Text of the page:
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How to make a rented space homely

25 July 2018

Whether you're a student moving into a rented room or a renter taking on a flat or house, it can be a tricky prospect knowing where or how to start making your new space feel like home.

Interiors gurus David White and Mark Russell, who run the award winning lifestyle and interiors blog Forward Features, discuss how to stamp some personal style and make the most of a rented abode.

Working with white walls

Rented rooms and properties traditionally come with white or magnolia walls. In honesty, neither are as bad as you'd maybe expect, you just need to know how to work with them and make the best of the situation. The common issue is that they start to look grubby at a quicker pace than other colours - because they are so pale they show the dirt easily - so the space can start to look tired rather quickly. But, you can combat this by simply giving the walls a freshen up with a colour-match paint, a paint roller and a bit of enthusiasm. Try our decorating department for a selection of light, neutral hues. Even though you're planning to paint the same colour most properties or rented rooms will need permission for this, so just make sure you clarify it with your landlord or letting agent first.



Invest in key pieces

Choosing furniture and furnishings is really important in rented properties, and offers what is quite possibly the easiest way of introducing colour, personality and style into your new home. Initially you should consider whether, before thinking about cushions and accessories, you want to introduce any larger items of furniture into the space. Some rented flats and rooms will already have existing furniture that you will inherit, but there may also be room to have a new sofa bed, a dining table (read our Buyers Guide: Dining Tables) or cabinet. If you're going to be using your room or flat to study in then it's probably a wise idea to look at new desks. Choose one that's going to suit your needs and opt for a chair that's going to keep you comfortable and work-eager.

Short on space? Multi-purpose pieces are great for this. A compact dining table that can be easily extended and reduced in size offers flexibility in smaller rooms, whilst a sideboard or shelving unit proposes a perfect opportunity to squirrel bits and bobs away in drawers and cupboards whilst also providing space for some great display opportunities too.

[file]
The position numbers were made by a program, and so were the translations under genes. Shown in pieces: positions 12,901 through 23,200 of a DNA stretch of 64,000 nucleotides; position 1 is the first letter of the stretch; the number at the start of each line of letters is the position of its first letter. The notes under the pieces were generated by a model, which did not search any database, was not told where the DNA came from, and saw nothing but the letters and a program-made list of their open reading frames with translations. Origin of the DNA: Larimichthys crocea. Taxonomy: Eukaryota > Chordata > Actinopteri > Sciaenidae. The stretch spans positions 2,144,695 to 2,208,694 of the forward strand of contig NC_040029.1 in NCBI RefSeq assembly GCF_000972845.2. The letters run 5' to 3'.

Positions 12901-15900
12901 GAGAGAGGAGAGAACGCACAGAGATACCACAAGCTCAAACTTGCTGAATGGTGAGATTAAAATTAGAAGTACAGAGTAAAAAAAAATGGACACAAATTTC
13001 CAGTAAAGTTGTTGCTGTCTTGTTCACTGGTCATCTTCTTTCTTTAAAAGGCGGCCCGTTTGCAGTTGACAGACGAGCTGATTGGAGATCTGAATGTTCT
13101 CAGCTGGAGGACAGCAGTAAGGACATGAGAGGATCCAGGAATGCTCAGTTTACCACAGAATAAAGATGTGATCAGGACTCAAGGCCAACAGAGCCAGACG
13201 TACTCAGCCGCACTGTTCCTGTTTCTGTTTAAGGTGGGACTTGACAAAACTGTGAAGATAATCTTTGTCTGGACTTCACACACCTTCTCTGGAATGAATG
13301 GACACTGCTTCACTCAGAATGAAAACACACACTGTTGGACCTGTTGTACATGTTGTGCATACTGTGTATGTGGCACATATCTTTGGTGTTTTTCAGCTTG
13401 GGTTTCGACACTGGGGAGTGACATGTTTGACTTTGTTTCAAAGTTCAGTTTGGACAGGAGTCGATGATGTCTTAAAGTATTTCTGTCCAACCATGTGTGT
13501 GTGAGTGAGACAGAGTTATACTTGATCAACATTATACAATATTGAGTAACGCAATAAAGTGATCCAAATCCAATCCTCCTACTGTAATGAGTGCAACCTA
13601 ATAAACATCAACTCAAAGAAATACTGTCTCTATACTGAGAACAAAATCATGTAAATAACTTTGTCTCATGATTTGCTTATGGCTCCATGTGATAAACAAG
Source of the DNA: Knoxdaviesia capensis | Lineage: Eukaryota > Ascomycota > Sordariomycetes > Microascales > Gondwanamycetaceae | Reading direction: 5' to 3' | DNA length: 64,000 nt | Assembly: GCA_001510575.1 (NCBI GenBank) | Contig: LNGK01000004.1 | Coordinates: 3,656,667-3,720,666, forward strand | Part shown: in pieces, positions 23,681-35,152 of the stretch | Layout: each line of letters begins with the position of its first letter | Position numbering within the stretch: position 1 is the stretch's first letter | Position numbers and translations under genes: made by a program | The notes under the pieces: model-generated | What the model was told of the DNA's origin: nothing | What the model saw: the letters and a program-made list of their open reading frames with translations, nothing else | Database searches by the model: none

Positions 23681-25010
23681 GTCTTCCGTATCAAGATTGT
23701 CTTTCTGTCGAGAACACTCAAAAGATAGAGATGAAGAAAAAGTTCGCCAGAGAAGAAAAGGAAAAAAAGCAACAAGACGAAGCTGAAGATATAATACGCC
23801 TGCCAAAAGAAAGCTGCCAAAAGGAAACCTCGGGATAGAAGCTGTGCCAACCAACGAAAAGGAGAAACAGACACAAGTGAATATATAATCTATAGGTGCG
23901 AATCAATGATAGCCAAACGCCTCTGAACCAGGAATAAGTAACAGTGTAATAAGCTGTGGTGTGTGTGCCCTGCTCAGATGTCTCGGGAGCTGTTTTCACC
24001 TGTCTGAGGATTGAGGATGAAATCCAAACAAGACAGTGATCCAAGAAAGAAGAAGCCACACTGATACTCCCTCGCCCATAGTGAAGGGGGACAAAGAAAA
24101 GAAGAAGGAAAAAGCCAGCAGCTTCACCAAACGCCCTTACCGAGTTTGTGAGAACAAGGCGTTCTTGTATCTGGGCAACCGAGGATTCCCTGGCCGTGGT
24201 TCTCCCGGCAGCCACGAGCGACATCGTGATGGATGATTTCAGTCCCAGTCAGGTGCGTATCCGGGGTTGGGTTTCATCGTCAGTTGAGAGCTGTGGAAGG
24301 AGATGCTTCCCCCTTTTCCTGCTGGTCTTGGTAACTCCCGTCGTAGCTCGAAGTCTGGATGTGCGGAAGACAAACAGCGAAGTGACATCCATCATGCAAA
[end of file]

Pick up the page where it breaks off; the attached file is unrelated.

Work with an accent colour

An accent colour, or an edited colour palette, works well when renting. It's a relatively easy and effective way of introducing colour whilst tying the space together with a sense of theme. Too much colour, particularly in a small space, can look cluttered and create stress rather than calmness. Bring your choice of tones in via accessories, like this Accent Green Vase. We'll talk more about accent colours in just a moment.


Zone it

If you're working with an open-plan space then an accent colour scheme is also a great way of 'zoning' areas. By painting a backdrop wall or even placing a colourful rug under an area such as a dining table and chairs, or a sofa and coffee table, you will create the illusion of separate rooms, even when there are none. Feature walls, rugs, curtains and artwork are all good ways of zoning a space to make it feel more individual.




The rentors friend. Once you have established if you have space for key furniture pieces, what accent colour(s) you might like and whether you want to zone the space, accessories should be next on your hit list. A student's room can be easily transformed by simply selecting a fresh new bedding set - there are bright and bold options, as well as more sophisticated and muted tones. Layer the bed up with interesting and comfortable textures via a selection of throws and cushions and, if there's space, add a bedside lamp and table for added comfort. For those with larger rented spaces it's a good idea to think about both the zoning and accent colour tips we discussed earlier in the feature. You can make any space, small or large, feel coherent and well considered by drawing on these points. For example here, although the prints and patterns have been mixed there is a coherent green colour scheme.

Be smart with art

Your home should shine with your personality and art is one of the simplest ways to do this, however your new pad might also have restrictions over hanging artwork, which is a common case. Don't let that stop you from adding style and personality with canvases, framed prints and pin boards. Simply lean them on top of a surface, such as a desk or storage unit (like our simple but stylish Blanca Small Sideboard, pictured above) or reach for wall-hanging strips from your local hardware store. Both of these options offer alternative routes for displaying art without hammering into the wall. Want impact? Create a feature by displaying multiple artworks or photos in one area, or hanging a line of decorative feathers or festoon lighting. This completely transforms a white wall.

Keep it fresh with botanicals

Whether you fake it with faux florals or opt for fresh blooms, finish the space with plenty of botanicals. Add vibrancy to the space, all the while boosting your wellbeing. Flowers, plants and easy-maintenance (student-friendly) succulents are a frugal and fun way of sprucing up a room. Play with clusters of different plant varieties, gathered on a desk or table, to make a botanical design statement.

David White and Mark Russell are interiors bloggers from South London. Their website, Forward Features - winner of Best Design Inspiration blog, Amara Interior Awards 2016 - discusses the latest trends and design news. More recently, the pair hosted a talk, How to Decorate a Rented Home, in partnership with Houzz.

You can visit the Forward Features Instagram at: @forwardfeatures

And visit the blog

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